MY Twitter feed revealed yet another story of doctor suicide, and again a brave widow has shared her story of grief in The Guardian. It’s becoming all too frequent.
There were many themes but underlying was a prolonged investigation by the General Medical Council (GMC), the UK’s regulatory authority for doctors. In this case, Dr Richard Harding, an anaesthetist, was cleared after a 5-month investigation. The trauma and fallout remained, and he took his trauma to his grave, leaving a grieving family.
In the UK, 28 doctors took their own lives between 2005 and 2013 while under “fitness to practice” investigation by the GMC. It required a Freedom of Information request to the GMC by psychiatrist Dr Helen Bright for that statistic to be exposed. Neither the GMC nor the coroner appeared to have noticed an association. .
The following story from an anonymous colleague of mine conveys further stresses associated with “in-house” investigations.
“I had been off work after, a few years earlier, having had a mental health issue. I had returned to my normal working duties completely recovered but had felt under a veil of behind-the-scenes discussion about my health. I realised that information was being collected and work colleagues were being questioned about my behaviour. This resulted in a report on my fitness to practice and I was stood down pending investigation by a large group of which two-thirds did not do, or had ever done, my job. I was required to provide doctors’ reports. Nothing was found. In fact, my performance was superior to my chief complainant’s. No apology followed, and I am still picking up the pieces, mainly emotionally, but also financially.
“It was a traumatic experience handled very poorly. I turn up to work feeling like I have a target on my back and there is a constant perceived lack of trust by those around me. It was a humiliating experience. I was isolated by my colleagues and I felt like a modern-day leper.
“I now practice defensive medicine to protect myself. It is always on my record, so I need to report it when reapplying for work.
“I doubt I will ever recover, even though it was found that I had no case to answer. I required therapy to counter suicidal thoughts.
“I no longer enjoy medicine. I still have to work with those who judged and reported me.”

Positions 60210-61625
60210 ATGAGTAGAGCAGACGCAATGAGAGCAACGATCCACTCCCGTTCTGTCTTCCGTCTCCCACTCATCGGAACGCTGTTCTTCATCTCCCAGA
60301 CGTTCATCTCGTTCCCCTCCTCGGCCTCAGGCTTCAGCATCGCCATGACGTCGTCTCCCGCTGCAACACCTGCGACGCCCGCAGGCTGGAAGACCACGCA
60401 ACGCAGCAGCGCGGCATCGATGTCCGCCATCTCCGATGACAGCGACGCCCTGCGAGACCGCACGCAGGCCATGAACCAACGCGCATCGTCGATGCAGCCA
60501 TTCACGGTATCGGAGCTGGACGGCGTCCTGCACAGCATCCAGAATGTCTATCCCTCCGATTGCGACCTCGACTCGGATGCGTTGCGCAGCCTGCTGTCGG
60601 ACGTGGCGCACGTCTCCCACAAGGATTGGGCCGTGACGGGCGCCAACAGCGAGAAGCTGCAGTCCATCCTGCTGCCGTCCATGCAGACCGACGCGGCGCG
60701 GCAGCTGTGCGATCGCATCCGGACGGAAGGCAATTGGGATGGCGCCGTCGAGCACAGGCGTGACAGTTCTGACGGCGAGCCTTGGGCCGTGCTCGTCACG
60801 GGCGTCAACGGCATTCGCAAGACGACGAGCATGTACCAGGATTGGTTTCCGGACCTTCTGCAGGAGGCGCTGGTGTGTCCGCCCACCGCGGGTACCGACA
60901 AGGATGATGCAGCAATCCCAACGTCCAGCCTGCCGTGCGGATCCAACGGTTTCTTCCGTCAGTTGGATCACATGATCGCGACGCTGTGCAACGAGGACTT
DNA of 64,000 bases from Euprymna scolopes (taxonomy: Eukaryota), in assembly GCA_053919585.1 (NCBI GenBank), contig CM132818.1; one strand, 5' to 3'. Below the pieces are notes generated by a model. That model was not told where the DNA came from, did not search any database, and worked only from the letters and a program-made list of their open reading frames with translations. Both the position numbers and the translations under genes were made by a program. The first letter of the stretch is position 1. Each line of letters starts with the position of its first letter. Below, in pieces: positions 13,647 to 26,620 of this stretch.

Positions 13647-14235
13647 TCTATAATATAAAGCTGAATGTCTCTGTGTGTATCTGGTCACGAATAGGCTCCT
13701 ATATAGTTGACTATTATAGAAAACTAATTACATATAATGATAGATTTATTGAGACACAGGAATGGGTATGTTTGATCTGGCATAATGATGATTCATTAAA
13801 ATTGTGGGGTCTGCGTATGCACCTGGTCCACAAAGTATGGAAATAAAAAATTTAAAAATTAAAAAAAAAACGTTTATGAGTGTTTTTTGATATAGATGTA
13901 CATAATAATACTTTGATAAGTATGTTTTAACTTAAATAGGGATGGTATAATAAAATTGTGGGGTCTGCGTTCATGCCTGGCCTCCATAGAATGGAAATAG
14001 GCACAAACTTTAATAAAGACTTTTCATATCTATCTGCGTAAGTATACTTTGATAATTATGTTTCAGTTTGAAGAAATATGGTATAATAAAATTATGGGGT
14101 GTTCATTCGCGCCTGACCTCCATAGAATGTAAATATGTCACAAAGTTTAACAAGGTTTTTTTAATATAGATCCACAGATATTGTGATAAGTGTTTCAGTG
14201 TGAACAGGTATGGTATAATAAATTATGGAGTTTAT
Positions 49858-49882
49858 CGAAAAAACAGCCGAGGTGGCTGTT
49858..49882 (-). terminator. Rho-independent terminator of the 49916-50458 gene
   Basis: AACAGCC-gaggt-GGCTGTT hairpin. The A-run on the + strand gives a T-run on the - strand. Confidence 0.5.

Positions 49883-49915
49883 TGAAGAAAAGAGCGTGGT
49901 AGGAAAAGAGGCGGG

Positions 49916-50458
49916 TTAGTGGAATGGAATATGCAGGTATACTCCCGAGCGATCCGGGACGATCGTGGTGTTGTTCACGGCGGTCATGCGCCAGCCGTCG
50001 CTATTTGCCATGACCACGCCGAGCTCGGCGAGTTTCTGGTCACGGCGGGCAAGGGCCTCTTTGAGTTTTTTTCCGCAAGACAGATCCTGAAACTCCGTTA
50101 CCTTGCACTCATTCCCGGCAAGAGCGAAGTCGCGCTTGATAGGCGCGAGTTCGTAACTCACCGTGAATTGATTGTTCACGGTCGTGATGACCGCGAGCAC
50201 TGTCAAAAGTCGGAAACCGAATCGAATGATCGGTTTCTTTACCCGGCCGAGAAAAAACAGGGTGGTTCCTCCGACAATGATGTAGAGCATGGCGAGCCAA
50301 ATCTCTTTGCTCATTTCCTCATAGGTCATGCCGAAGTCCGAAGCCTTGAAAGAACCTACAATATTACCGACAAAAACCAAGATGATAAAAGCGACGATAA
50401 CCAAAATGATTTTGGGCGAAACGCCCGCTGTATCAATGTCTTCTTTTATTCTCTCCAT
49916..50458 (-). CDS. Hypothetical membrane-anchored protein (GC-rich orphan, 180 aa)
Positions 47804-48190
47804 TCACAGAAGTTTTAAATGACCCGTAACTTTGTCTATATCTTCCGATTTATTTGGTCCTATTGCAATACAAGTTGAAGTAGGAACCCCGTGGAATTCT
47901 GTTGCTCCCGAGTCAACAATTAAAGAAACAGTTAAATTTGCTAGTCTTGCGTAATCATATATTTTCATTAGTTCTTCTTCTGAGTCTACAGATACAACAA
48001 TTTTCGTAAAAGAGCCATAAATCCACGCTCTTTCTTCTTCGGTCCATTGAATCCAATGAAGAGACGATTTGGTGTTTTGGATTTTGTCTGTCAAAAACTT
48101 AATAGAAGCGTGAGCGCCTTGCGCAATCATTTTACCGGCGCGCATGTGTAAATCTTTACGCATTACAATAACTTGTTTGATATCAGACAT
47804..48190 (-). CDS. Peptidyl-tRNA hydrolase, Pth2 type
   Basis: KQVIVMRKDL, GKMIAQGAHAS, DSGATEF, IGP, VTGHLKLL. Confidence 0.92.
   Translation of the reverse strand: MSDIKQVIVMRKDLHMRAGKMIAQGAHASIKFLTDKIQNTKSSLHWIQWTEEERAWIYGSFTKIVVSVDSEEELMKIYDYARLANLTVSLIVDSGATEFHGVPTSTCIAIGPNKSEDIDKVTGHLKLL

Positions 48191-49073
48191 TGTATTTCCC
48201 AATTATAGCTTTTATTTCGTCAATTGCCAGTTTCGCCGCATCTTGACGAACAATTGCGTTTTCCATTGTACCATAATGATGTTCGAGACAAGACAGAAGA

The GMC data show an incidence rate of 227/100 000 of suicide in doctors who are undergoing “fitness to practice” investigation compared with 11.6/100 000 in the UK general public.
In fact, all investigations from local to the governing bodies lead to altered mental health of doctors.
The feeling of isolation, lack of peer and leadership support, the prolonged nature of the review, the financial issues and the defensive medical practice are all reported in a study published in BMJ Open which looked at all investigations and surveyed a group of 7926 doctors.
The reported incidence of moderate to severe depression in those who were or had recently been investigated was 16.9% compared with 9.5% of those with no complaints against them. This incidence increased with the level of investigation, the highest rates seen after GMC referral.
In doctors with current or recent complaints against them, suicidal ideation and self-harm was 2.08 times higher than in their counterparts.
The researchers reported very high rates of defensive practice including avoiding high risk procedures and patients, with 20% of doctors under investigation feeling victimised over whistleblowing. Thirty-nine per cent felt bullied, 27% missed over a month of work.
Investigation therefore leads to anxiety, depression, defensive medical practice, and some even leave or reduce their practice as the trauma has become too great. Is this not what we want to avoid?
Investigation of a doctor should be considered as a risk factor for suicide, even more so if that individual has a past history of depression.
Do we have data in Australia about this? I am not aware that we do. Should the coroner indeed investigate whether a doctor who dies by suicide has been under any investigative process? My answer is yes, and that the data should be publicly available.
In the UK, doctors felt they were depersonalised by the investigation process and that it took a prolonged period of time. Off-the-record conversations I have been a part of reflect the same in this country.
Protection of patients is paramount in any health system. That is not in question, but protection of health professionals under investigation is also important. I feel that, tragically, this has been lost or ignored.
Suicide prevention programs identify risks to individuals and work to address them. It would appear very clear that investigation of a doctor is a clear suicide risk factor and should be treated as such. Was it the initiating factor or just the last straw for the individual? We need to know this.
If our own regulatory authority does not protect us or see this as their role, then as a collective medical society we must consider those under investigation as a suicide risk, and support, not isolate them. We must support them in their return to work. The coroner also must consider this issue in any doctor’s suicide and address changes if required.
An excellent review in greater detail has been written by Casey and Choong.
Dr Geoffrey Toogood is a cardiologist and a long-time advocate for mental health. He has swum the English Channel. He came up with the idea of crazysocks4docs day.
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